I'm quibbling about the matter of style, because this was playoff soccer, that strange, hybrid animal that takes over the MLS season at this time of the year. It evidently calls for something a bit different from regular-season play. A more intense mindset? A heightened concentration? A greater commitment? All of those things, no doubt. Fact is, you daren't lose a first-round playoff game. Coming back is very difficult -- as Chivas USA discovered on Saturday.
This incredible Red Bulls performance -- I'm still shaking my head at it -- was of course, conditioned by what happened in New York a week ago. That one finished 1-1, but it was a game that the Red Bulls could, with a pinch of luck, have won.
After the game, Osorio gave us the usual "proud of my team" stuff, and said that, for the return game, the Red Bulls would just keep doing the same, there were no special plans. Which made sense, because you don't change a winning, or a nearly-but-not-quite-winning, team.
But the big plus for New York was not the scoreline, because that 1-1 tie surely did feel almost like a loss. It was evidently at the confidence level that strength burgeoned. The team, anything but convincing during the regular season, had found out that it was pretty good at playoff soccer.
That is something for which Osorio can claim a lot of credit. He is not exactly experienced in that area, but he knew which players to put on the field. In selecting his team for that first game, he left out three of the players -- all Latinos -- whom he had brought in during the regular season. A decision that couldn't have been easy because it made his signings look decidedly shaky. Juan Pietravallo surely had to be dropped, as he was merely a red-card in waiting. Gabriel Cichero had not distinguished himself either. But Jorge Rojas had looked good as a playmaker and goalscorer. Osorio went without a playmaker -- or, possible with half a playmaker, in the shape of Dave van den Bergh. I would argue that Rojas would have been the better choice -- but Osorio has made things work.
It seemed that the Dynamo had learned little from its close-call in New York. That ought to have set off a whole bunch of alarms, because despite their ranking as current champions and red-hot favorites, they looked vulnerable throughout that game.
In Houston, the Dynamo did not look ready to deal with the demanding challenge of playing a reborn team -- a team that has suddenly discovered, and solidly believes, that it is a hell of a lot better than its previous results had shown.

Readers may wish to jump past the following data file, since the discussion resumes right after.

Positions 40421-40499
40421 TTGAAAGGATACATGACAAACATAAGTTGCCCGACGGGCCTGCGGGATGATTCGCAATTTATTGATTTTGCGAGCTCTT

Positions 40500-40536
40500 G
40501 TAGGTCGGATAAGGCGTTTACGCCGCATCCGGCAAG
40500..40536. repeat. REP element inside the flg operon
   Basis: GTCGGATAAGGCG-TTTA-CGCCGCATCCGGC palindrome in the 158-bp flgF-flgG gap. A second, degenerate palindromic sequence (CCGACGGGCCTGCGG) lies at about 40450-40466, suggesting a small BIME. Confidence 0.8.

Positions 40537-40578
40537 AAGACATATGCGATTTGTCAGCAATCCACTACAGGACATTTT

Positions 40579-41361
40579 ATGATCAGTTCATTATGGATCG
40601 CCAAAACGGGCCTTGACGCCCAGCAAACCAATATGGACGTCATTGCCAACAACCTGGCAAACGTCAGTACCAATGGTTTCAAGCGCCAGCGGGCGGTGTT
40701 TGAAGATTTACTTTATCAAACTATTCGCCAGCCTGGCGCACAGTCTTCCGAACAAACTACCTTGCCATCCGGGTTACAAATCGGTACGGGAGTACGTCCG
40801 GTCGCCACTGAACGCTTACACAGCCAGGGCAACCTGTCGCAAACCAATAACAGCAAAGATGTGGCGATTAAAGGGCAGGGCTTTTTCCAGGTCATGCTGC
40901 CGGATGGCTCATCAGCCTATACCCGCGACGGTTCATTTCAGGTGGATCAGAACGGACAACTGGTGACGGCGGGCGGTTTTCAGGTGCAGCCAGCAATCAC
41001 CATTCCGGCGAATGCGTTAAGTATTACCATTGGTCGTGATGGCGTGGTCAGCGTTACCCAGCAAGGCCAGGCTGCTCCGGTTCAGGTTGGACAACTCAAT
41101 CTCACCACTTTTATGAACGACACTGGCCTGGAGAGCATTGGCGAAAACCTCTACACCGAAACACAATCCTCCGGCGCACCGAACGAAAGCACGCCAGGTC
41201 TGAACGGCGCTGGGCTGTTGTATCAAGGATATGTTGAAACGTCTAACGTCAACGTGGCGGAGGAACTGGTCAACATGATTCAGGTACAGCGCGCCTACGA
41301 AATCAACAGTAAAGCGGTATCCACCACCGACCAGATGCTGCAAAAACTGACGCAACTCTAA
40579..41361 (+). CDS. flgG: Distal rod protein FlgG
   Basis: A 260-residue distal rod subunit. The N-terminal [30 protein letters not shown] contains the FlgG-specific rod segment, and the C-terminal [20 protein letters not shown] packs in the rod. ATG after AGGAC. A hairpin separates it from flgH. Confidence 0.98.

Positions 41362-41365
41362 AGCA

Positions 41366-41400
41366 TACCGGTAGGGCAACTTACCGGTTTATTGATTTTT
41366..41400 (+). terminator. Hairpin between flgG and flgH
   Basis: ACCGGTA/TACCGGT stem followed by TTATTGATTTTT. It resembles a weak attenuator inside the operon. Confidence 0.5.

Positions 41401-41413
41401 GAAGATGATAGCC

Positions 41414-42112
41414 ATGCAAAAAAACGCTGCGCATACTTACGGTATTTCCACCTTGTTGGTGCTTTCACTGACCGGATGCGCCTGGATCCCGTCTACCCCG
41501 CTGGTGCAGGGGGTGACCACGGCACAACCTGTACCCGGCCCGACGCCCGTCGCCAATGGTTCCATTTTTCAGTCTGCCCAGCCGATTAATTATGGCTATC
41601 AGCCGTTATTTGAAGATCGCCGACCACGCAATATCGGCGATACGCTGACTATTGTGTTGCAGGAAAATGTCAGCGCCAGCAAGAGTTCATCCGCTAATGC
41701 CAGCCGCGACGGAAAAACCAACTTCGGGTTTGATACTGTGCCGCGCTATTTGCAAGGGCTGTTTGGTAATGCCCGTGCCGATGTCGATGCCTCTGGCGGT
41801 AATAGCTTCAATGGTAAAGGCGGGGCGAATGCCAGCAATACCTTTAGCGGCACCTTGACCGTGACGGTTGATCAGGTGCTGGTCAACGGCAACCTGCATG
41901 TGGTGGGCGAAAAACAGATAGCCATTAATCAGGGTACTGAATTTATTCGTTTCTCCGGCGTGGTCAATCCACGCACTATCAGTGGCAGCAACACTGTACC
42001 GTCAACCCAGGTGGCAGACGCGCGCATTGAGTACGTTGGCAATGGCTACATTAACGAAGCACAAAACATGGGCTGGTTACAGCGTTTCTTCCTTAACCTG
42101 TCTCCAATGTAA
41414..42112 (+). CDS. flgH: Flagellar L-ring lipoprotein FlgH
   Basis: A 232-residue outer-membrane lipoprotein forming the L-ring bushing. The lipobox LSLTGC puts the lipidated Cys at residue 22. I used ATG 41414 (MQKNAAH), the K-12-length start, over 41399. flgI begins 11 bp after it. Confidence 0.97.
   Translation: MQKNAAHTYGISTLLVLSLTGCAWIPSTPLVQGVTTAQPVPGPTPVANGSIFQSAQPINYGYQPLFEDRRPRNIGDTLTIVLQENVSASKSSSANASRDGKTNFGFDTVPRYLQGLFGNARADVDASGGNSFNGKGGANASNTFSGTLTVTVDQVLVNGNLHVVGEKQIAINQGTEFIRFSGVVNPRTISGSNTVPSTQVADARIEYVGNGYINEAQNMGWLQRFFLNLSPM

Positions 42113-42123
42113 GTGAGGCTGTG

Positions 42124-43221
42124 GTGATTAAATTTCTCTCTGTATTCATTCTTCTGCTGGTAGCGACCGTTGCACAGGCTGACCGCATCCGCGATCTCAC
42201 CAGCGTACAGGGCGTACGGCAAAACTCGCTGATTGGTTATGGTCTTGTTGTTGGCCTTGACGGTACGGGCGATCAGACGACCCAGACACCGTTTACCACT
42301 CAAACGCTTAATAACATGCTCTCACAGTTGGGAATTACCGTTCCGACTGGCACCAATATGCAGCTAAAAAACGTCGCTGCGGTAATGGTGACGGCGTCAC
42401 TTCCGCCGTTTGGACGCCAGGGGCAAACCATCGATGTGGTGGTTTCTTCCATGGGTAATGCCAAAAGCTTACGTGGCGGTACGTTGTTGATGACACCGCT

The Dynamo is another team that prefers to use a half-playmaker -- Dwayne De Rosario. DeRo is a terrific player, but he has not been playing at all well, and nothing worked for him against New York. In fact, it was a nightmare of an afternoon for the Dynamo: nothing, but nothing, worked. One of those games that proved that sheer physical effort and high pressure and home field are not enough. Yes, the Dynamo could have had about six goals. They got none, thanks partially to the heroics of Danny Cepero and his defenders, thanks even more to whichever gods rule over soccer and apportion the vital asset of luck.
So the playoff version of the Red Bulls moves on. How to define their playoff style? To Osorio's credit, this is not, never has been -- indeed, given the rather shaky credentials of its defenders, never could be -- a defensive team. The temptation to play defensively in Houston must have been there -- but it was resisted. The Red Bulls started the game in offensive mode, and they were rewarded with the first, vital, goal -- a wonderful breakaway effort from Dane Richards. It combined speed and a powerful finish, and it struck right down the middle, right through the center of the Dynamo's defense. A dispiriting goal to concede.
After that, the Red Bulls had to play more defense than offense -- an enforced response to the rather inchoate pressure that the Dynamo poured on. But they still played their share of attacking soccer, still had a lot of ball possession -- until they delivered the coup de grace with a classic counterattack goal. Again, the speed of Dane Richards left the entire Dynamo defense in his wake as he sped down the right flank -- his final pass into the middle was a gem, and there was John Wolyniec to apply the perfect finishing touch -- not a wild swipe at an inviting ball, but a neat deflection that nudged the ball away from goalkeeper Pat Onstad and into the goal.
The other important thing to note about the style of Osorio's Red Bulls, playoff version, is that this is not a rough, overly-physical team. Luke Sassano and Sinisa Ubiparipovic, the two newcomers in midfield, might have been tempted to play that way, but so far they have not.
For my taste, this playoff style is not particularly stylish -- but it is obviously effective, the results speak for themselves. Yes, I would like more artistry, and on that note I would point to the Red Bulls' next opponent, Real Salt Lake -- another team that has suddenly excelled itself in the playoffs after a so-so regular season. But Real does have a genuine playmaker in Javier Morales. The man who scored a superb winning goal against Chivas USA. Proof that playoff soccer can accommodate a creative midfielder.
The matchup between Red Bulls and Real looks like the poor man's semifinal, but I think it will be more intriguing than the top-of-the-table bout between Chicago and Columbus.
Can the Red Bulls win it? After a 3-0 win in Houston, who would be in any doubt? Can the Red Bulls win MLS Cup? Don't be ridiculous, of course not. Of that I'm quite certain. As certain as I was that they could not beat Houston.